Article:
3. Effectively communicates a message in a manner that is memorable and lasting – For example, during a St. Patrick’s Day reception, president Obama was presented with a certificate of Irish heritage by the Irish Prime Minister. “This will have a special place of honor alongside my birth certificate,” Obama deadpanned, hinting at the on-going conversation of his citizenship.

Humor must be used with judgment and discretion.  Ill-advised use of humor can result in serious damage to the leader’s reputation.  Examples include:

  1. Humor that is insensitive or offensive to a group of people – Typical examples include sexist, racist, and patronizing comments.  For example, the former Italian Prime Minister Sylvio Berlusconi, in response to allegations of a philandering life style, replied “It’s better to like beautiful girls than to be gay.”
  2. Humor that is out of context with the environment or cultureDuring President Bush’s speech at a White House Correspondents Association dinner in 2004, he narrated a slide show that included a photo of himself hunting around in the Oval Office. He went on to say, “Those weapons of mass destruction gotta be somewhere.”  This was seen by many as being insensitive to the military personnel and their families making the ultimate sacrifice for their country, under the false premise of the existence of weapons of mass destruction.
  3. Humor that is badly timedFor example, a leader I was working with had a nervous habit of making jokes as ice breakers. This habit was not received well in overseas cultures where it takes longer for relationships to progress to a point where one can joke or use puns.

Questions for on line conversation:

  1. How have you used humor in your leadership presence?
  2. What have been the results?
  3. What are some of your thoughts and suggestions in this regard?
1. Goleman D, Boyatzis R. Social Intelligence and the Biology of Leadership. Harvard Business Review. September 2008.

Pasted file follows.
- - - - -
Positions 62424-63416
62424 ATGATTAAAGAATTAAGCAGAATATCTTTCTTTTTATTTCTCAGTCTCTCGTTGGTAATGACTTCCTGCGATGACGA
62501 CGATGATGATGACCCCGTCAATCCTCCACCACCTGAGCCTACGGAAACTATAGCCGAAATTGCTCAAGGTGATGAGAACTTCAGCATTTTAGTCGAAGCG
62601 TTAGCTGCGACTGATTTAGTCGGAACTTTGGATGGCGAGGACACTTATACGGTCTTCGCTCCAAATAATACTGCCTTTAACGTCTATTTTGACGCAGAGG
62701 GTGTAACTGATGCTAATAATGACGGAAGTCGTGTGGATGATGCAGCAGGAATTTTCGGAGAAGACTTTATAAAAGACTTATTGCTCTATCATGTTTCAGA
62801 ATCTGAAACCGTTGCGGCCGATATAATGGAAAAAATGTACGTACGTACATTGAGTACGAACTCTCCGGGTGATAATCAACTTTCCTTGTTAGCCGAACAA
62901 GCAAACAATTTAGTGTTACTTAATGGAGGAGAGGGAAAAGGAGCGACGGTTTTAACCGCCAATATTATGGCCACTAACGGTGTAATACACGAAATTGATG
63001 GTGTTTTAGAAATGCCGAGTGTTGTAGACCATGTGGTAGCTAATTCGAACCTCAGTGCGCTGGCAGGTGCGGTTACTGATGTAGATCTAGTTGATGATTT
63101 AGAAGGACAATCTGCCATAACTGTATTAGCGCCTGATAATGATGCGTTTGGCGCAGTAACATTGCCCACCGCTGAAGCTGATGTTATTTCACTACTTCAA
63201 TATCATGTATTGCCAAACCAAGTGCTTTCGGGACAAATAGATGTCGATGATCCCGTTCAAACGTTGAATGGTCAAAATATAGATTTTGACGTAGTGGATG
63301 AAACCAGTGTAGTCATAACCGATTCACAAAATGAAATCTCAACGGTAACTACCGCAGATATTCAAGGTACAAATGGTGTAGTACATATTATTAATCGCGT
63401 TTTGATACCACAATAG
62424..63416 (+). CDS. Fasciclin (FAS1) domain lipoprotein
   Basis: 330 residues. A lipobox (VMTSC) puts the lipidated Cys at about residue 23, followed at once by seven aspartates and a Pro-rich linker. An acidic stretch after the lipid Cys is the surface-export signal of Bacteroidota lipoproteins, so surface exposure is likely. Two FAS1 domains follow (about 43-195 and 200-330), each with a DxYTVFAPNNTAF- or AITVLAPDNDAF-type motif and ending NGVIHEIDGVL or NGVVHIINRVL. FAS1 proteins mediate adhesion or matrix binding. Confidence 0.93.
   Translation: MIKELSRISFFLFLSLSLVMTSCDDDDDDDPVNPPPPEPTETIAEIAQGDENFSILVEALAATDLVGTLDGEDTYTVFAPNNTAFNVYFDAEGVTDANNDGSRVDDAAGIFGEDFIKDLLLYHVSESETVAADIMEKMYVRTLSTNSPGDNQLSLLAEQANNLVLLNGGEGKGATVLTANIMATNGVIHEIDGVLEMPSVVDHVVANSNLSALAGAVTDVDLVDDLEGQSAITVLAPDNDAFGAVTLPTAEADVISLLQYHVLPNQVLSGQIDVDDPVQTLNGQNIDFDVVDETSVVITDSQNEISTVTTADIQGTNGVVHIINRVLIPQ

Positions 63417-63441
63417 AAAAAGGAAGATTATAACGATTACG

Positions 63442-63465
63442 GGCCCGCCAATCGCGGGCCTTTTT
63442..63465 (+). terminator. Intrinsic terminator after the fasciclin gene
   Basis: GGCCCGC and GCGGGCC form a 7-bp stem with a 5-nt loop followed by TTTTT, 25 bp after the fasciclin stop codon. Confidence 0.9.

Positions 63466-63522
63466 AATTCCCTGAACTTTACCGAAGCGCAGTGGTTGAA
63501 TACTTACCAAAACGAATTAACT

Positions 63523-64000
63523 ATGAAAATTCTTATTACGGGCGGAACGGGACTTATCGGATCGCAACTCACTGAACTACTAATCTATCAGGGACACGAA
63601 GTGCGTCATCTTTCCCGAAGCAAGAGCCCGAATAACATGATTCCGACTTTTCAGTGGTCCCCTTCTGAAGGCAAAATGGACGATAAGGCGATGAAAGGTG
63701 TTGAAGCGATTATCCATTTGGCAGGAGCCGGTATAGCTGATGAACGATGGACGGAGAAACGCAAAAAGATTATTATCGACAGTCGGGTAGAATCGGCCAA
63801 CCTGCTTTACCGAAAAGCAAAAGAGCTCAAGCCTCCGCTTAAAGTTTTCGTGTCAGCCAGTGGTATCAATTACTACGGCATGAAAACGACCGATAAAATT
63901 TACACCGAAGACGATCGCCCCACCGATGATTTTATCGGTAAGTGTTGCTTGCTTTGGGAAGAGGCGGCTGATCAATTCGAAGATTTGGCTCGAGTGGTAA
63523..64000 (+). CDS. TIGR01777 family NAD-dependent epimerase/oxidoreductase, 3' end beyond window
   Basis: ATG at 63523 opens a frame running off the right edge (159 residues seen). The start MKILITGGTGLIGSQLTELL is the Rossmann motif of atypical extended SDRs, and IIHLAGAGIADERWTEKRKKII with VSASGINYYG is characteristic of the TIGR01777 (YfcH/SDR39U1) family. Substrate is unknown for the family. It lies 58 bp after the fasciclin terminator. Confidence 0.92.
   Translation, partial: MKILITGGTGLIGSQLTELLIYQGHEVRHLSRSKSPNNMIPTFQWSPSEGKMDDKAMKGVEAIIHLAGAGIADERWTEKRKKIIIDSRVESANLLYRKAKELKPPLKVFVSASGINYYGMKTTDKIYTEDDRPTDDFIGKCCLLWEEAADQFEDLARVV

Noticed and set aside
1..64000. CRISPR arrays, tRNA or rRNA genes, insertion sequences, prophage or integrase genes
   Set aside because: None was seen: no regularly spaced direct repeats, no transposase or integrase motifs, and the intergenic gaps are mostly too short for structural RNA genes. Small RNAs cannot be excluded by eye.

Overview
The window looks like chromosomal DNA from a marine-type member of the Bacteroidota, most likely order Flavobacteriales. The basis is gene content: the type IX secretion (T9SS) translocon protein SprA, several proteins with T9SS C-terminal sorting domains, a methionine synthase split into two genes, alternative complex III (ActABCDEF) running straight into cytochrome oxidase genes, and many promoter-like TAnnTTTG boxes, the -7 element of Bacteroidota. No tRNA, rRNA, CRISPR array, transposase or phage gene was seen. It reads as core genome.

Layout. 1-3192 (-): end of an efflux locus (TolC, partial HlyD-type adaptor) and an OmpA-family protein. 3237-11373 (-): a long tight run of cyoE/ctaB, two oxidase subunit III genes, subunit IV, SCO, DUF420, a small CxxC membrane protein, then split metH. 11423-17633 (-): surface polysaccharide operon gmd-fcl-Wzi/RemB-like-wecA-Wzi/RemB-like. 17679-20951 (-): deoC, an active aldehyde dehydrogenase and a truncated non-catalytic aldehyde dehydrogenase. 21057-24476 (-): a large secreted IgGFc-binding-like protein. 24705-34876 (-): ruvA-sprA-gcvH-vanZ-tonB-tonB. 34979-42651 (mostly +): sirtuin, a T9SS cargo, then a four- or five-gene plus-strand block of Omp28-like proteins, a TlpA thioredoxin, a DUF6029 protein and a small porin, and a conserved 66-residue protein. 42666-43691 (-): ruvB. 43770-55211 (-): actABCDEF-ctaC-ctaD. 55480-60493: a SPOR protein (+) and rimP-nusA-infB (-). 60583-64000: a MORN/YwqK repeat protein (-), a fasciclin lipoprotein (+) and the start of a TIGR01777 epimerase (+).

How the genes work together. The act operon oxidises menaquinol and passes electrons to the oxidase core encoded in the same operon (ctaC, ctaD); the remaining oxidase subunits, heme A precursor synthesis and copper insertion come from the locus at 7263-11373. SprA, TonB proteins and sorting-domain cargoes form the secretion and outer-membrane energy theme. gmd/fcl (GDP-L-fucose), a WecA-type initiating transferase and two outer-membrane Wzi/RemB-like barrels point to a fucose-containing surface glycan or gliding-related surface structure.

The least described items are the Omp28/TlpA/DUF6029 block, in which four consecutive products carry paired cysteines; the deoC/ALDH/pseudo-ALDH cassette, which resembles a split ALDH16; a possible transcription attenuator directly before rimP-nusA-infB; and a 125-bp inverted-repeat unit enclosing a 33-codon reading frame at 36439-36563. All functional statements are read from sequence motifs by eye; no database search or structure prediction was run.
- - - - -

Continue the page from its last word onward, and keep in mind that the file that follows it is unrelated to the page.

About Kaveh Naficy
Kaveh is the leader of Heidrick and Struggles executive coaching practice in North America. Kaveh focuses on working with leaders placed to make transformational and creative changes in their organizations. Kaveh has a proven record of success in harnessing the strengths of these leaders to achieve accelerated business solutions. He is able to create significant insights through reflective thinking, presence, and disciplined follow-through. Executives who have worked with Kaveh say that his strengths are his deep insights into the realities of the current and future business world, accelerated scanning of the environment and competition; creative out of the box thinking, and leveraging the collective intelligence of their teams and creating the organizational culture to support and foster the appropriate organizational design and strategies. They also point their deep trust and personal connectivity with Kaveh, his coaching approach, and style.

3 Responses to The Humorous Leader

  1. Arends, Jason says:

    Kaveh-Well done! Thanks for the good reminder…Jason

    Jason D. Arends
    Vice President
    B E R N S T E I N
    A Unit of AllianceBernstein L.P.
    • (312) 696-7888 fax (312) 696-7979

  2. Olga says:

    Great article i read it with big pleassure 🙂